President Obama is appealing to a disgruntled demographic with his plan for student loan reform — but it’s a bait and switch that will continue to enrich colleges and universities, to gouge and impoverish students, and to provide perverse incentives across the board.
Here’s John Podhoretz in the NY Post:
The staggering inflation in the cost of higher education since the federal government got involved in lending money to Americans for college in 1965 beggars description. One federal study found that between 1982 and 2007, tuition costs rose 432 percent while family income rose only 147 percent.
It is impossible to imagine that costs would have been even higher had the federal loan system not been in place at all. In other words, while federal subsidies have continued to grow, they have simply been gobbled up by universities.
According to the invaluable Web site finaid.org, the average graduate of a four-year college in the United States now leaves school saddled with $27,000 in debt. The reforms the president announced to the national student-loan system in front of an audience of screaming college kids in Denver on Wednesday won’t actually do very much to help them — and will do nothing to help people out of college now and coping with their indebtedness.
The reforms are complicated and banal, but the best any eligible student can get out of them (and not all of them can) is an interest-rate reduction of 50 basis points, or half a percent.
So say you’re an average student carrying a $27,000 debt. Your monthly payment is about $208. With the reforms Obama is instituting, and assuming an interest rate of 6 percent, your monthly payment will drop $9 a month to $199. Staggering.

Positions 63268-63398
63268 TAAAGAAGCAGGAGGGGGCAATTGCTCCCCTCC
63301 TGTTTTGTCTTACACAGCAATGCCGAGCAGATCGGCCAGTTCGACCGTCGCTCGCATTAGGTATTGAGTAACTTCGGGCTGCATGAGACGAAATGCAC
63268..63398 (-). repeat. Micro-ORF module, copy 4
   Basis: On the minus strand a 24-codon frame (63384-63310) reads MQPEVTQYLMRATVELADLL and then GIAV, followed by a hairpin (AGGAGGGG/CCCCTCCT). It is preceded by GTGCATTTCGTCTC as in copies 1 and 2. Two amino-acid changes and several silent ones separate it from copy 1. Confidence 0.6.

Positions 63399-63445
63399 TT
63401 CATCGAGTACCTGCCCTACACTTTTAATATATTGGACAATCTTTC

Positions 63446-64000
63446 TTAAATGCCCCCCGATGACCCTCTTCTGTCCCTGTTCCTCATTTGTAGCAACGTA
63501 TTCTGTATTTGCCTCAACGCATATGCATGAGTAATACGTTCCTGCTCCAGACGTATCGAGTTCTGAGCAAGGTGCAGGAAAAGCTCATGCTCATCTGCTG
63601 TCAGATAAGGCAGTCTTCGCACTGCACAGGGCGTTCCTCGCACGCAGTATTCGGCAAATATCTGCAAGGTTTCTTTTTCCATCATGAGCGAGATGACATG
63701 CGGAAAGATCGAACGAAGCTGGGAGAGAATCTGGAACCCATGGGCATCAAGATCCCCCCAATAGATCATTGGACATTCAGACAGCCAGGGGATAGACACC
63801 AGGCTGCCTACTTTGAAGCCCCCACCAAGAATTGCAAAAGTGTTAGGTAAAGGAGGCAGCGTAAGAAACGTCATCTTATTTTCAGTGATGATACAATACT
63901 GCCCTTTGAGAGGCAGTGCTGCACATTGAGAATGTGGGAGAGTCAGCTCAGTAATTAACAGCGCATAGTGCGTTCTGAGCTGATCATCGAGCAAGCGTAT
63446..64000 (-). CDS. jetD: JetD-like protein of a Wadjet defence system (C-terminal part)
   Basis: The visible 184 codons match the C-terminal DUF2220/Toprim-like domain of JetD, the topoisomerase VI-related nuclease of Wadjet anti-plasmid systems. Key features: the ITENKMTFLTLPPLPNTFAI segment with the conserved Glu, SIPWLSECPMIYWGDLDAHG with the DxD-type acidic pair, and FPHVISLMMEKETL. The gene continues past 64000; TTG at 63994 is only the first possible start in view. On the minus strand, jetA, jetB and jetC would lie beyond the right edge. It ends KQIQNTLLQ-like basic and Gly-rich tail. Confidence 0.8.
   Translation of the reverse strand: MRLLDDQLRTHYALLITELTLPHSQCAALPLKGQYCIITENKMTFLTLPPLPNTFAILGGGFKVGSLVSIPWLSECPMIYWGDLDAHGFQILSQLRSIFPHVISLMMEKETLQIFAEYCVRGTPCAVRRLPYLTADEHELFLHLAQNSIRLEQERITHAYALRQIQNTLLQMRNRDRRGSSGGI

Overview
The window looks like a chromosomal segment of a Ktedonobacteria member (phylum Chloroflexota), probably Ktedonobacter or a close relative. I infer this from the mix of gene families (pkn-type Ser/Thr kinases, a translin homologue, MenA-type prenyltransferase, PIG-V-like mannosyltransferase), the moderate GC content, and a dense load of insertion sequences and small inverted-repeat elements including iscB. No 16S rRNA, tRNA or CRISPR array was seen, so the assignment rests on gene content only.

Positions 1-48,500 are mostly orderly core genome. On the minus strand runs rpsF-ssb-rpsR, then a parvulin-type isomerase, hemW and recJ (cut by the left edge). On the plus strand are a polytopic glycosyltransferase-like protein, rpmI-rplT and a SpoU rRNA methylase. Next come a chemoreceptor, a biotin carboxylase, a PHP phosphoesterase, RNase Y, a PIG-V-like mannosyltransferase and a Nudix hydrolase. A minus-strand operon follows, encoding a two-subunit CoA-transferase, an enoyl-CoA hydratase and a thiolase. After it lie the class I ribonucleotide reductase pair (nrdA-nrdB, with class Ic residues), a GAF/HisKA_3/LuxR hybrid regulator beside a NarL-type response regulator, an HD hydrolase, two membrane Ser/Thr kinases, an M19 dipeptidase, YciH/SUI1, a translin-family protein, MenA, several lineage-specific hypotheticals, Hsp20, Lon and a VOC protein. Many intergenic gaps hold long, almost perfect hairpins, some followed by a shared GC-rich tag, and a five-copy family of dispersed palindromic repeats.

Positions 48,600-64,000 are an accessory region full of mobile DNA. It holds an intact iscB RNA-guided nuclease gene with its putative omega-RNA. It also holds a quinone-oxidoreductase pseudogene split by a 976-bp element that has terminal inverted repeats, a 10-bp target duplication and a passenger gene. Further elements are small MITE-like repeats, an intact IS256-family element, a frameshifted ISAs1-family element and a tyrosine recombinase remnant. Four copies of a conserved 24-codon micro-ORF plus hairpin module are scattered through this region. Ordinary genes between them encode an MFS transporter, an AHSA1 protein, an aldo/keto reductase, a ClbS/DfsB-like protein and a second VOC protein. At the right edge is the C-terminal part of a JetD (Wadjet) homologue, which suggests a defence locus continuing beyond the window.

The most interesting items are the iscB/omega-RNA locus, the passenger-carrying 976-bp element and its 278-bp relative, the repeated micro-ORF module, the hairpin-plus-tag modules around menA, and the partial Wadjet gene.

In addition, the proposal advances the Obama administration’s drive for the federal government to take direct control of the nation’s student-loan system. You’ll borrow from the federal government and you’ll pay the federal government back.
Without question, the current system — a jerry-rigged series of loan programs that now shockingly involves Washington offering undeserved direct subsidies to private banks — is terrible.
But when the government becomes the holder of American loans, something even worse happens. The relation between a self-governing people and those who govern them is thrown out of whack. Perverse incentives pop up all over the place. It happened to American agriculture. And it has been happening for decades with American higher education, which has been on an expansionist spree in part as the result of federal tuition subsidies.
I know a guy who just shrugs at stuff like this and says we’re getting what we voted for.
Did I mention that the most expensive schools in the country are pushing $60K a year (Sarah Lawrence, at number one, runs $58,334 all in this year)? More than 120 schools have crossed the $50K mark. And publics are closing in on privates — especially for out of state students.
There are still some bargains out there — reasonable prices and a strong education. You can go to UNC – Chapel Hill for $6665 in tuition and fees. May the market do its work.